Mientras que las parteras mayas o comadronas son comunes en el campo de Guatemala, la búsqueda de una partera que hable inglés en Guatemala puede ser difícil. Lo mejor que podemos decir es que encontramos a la única partera entrenada en Estados Unidos, de habla inglés en la ciudad de Guatemala cuando encontramos a Hannah Friewald en el Centro de Parto Natural, donde se especializa en los nacimientos en agua y tiene uno de los pocos, si no el único, centro de nacimiento en agua en toda América Central.

Historia de Hannah
Hannah es de Alemania, donde los partos en casa son la norma. Se ha rodeado de eso toda su vida y también habla perfectamente el inglés. Se formó en los Estados Unidos a través de la Maternidad La Luz en El Paso, Texas, y también está certificada en Guatemala (que puede ser una cosa importante si su seguro médico internacional sólo ofrece cobertura para la atención médica certificada).
Hannah ha trabajado como matrona desde hace años y ha asistido a unos 1.400 nacimientos a partir de mayo del 2011. Ella dijo que nunca ha perdido un bebé, e incluso habló de un par de bebés de nalgas que ha dado a luz y algunos bebés VBAC (Nacimiento Vaginal Después de la Cesárea) que tambien ha dado a luz, junto con un par de situaciones de emergencia. Ella ha dio a luz a bebés de los embajadores de un par de diferentes países de Europa, aquí en Guatemala y parece tener un horario lleno.
Nos quedamos muy contentos con el cuidado que nos dio a nosotros durante el parto de nuestro primer hijo. Ella se ocupó de nuestro parto de 31 horas con un enfoque profesional y atento que nos ayudó a tener la experiencia de parto que siempre quisimos. Sin duda, nos volveremos con Hannah cuando tengamos la oportunidad.
Continue reading ‘Comadrona en la Ciuidad de Guatemala’

Speciality baby supplies in Guatemala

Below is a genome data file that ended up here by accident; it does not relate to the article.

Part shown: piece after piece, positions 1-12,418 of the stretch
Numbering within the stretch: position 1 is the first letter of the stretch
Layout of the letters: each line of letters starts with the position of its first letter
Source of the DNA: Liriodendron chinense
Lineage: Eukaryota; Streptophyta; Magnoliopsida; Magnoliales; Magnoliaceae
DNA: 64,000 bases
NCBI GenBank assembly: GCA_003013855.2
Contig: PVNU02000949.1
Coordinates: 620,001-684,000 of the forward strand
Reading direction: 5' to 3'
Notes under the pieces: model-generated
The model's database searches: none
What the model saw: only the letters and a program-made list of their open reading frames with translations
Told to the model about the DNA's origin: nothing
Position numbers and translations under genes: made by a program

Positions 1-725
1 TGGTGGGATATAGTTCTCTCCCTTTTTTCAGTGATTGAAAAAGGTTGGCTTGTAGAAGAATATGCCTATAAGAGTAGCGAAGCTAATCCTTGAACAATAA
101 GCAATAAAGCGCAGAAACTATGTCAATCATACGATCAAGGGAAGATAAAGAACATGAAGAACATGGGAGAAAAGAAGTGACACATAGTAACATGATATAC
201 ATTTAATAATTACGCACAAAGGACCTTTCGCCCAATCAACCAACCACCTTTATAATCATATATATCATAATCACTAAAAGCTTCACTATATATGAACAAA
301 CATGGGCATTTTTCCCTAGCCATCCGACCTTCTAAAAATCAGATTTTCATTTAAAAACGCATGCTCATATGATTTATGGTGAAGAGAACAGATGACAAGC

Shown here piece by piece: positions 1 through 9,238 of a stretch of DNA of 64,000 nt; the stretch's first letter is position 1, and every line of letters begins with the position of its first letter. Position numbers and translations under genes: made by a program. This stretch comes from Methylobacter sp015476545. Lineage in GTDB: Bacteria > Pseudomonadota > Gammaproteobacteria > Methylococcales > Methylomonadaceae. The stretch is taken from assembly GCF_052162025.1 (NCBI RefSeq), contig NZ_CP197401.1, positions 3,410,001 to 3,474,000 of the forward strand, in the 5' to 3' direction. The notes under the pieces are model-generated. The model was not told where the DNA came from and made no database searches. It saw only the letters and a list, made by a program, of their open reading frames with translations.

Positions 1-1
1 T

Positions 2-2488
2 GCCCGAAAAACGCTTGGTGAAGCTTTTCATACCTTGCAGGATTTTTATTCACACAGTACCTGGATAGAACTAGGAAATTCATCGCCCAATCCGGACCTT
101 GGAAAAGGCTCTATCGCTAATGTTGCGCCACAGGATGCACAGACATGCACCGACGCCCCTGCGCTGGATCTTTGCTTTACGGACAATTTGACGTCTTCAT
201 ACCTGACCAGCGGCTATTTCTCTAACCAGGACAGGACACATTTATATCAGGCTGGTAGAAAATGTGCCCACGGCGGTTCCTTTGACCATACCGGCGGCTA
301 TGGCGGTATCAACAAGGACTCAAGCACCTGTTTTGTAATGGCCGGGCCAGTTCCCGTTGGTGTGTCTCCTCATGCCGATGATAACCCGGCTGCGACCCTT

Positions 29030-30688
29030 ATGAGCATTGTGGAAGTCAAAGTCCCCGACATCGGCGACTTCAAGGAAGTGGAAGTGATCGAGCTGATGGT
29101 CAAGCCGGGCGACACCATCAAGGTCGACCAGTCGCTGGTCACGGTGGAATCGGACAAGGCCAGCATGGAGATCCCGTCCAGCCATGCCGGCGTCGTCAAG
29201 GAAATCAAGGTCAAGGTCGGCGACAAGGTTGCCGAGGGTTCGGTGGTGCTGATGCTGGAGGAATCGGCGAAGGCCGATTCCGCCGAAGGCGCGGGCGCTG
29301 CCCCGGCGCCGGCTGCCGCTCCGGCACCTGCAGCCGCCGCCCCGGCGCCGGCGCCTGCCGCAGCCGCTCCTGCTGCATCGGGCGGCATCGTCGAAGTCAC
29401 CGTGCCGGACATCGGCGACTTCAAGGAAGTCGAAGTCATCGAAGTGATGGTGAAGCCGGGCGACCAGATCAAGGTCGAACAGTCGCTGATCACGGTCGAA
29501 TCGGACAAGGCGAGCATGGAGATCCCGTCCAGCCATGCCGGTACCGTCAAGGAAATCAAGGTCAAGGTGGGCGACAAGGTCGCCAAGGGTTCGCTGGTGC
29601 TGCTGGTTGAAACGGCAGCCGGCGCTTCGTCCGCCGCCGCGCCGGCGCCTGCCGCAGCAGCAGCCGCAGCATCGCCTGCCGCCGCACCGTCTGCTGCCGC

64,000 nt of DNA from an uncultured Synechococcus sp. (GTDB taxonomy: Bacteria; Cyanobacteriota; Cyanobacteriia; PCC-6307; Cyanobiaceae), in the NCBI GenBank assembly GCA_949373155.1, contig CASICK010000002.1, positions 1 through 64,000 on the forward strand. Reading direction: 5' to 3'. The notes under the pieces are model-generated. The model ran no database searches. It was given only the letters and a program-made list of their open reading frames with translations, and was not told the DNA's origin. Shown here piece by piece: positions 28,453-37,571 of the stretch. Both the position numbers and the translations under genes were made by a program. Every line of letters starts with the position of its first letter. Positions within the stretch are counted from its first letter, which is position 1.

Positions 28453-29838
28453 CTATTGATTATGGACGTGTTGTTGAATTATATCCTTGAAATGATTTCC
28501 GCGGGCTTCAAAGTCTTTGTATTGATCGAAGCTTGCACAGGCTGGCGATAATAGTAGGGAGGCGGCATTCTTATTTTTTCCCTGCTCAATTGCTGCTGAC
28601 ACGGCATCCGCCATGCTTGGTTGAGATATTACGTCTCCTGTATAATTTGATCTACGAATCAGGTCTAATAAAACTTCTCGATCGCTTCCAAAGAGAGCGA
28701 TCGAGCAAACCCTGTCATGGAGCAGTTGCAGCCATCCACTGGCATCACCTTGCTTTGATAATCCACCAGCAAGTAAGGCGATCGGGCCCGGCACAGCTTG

I found a place to get speciality baby supplies (including breast pumps) in Guatemala! They continually have a variety of products and can ship items across the country very quickly!

Check it out at Babby Place (sic) on Facebook and get the baby items you need! You can email them at babyplacegt@hotmail.com to request something if you don’t see it on their Facebook site.

After my baby was born at a natural childbirth clinic in Guatemala City, I found that I needed a breast pump and they’re not easy to find in Guatemala. Thanks to La Leche League leaders in Xela, I found out about Babby Place and was able to have a shipped to me in just a few days! I paid through a money transfer at a local BanRural Bank. Just be aware that the shipping is sent as a pay-on-delivery so it cost about Q40 to receive the package.

If you’re looking for a good connection to specialty baby products and you’re in Guatemala, give Babby Place a try.

Here’s another source of baby/kid supplies and accessories that I found in Guatemala City.

US Citizen born in Guatemala = Paperwork

If you’re an expatriate and you’re having a baby in Guatemala, be ready for some paperwork. It takes work, but it’ll be worth it.

As new missionaries in this beautiful country, we moved to Guatemala while we were pregnant and started getting all the advice we could on what paperwork we needed for our baby. Here are some of the things we learned…

Step 1: Schedule a US Embassy appointment